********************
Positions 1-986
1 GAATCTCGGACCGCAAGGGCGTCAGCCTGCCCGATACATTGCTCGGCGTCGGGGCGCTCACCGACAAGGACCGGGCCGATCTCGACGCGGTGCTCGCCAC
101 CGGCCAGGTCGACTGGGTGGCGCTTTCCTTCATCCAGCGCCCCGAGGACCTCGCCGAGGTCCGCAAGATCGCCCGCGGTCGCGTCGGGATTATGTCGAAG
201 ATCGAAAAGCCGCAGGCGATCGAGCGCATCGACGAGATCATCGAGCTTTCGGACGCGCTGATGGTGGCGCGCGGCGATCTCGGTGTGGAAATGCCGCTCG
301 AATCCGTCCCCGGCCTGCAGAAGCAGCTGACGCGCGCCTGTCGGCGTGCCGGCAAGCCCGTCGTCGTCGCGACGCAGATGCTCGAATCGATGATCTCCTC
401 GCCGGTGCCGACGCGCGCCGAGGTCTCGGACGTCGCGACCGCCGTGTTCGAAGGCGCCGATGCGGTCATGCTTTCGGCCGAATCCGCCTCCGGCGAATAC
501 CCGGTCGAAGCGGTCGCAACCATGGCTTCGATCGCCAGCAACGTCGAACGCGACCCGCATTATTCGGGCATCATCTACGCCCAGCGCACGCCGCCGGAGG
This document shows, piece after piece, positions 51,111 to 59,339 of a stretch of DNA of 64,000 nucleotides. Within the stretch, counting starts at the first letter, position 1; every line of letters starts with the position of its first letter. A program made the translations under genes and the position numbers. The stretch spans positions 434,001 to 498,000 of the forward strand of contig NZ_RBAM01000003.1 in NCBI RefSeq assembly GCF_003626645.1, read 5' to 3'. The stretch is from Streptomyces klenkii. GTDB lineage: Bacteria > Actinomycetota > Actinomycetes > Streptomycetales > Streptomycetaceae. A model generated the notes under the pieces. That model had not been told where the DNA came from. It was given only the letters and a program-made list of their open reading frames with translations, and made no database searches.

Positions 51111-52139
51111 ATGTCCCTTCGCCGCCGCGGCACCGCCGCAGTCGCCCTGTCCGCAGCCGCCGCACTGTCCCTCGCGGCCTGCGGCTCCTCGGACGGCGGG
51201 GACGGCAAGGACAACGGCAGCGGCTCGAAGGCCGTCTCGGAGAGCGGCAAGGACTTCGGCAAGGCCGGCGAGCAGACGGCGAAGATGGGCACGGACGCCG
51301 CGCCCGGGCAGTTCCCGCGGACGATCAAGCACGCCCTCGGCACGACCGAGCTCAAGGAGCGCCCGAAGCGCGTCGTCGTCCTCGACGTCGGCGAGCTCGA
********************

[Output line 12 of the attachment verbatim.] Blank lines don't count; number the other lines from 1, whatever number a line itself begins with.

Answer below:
51301 CGCCCGGGCAGTTCCCGCGGACGATCAAGCACGCCCTCGGCACGACCGAGCTCAAGGAGCGCCCGAAGCGCGTCGTCGTCCTCGACGTCGGCGAGCTCGA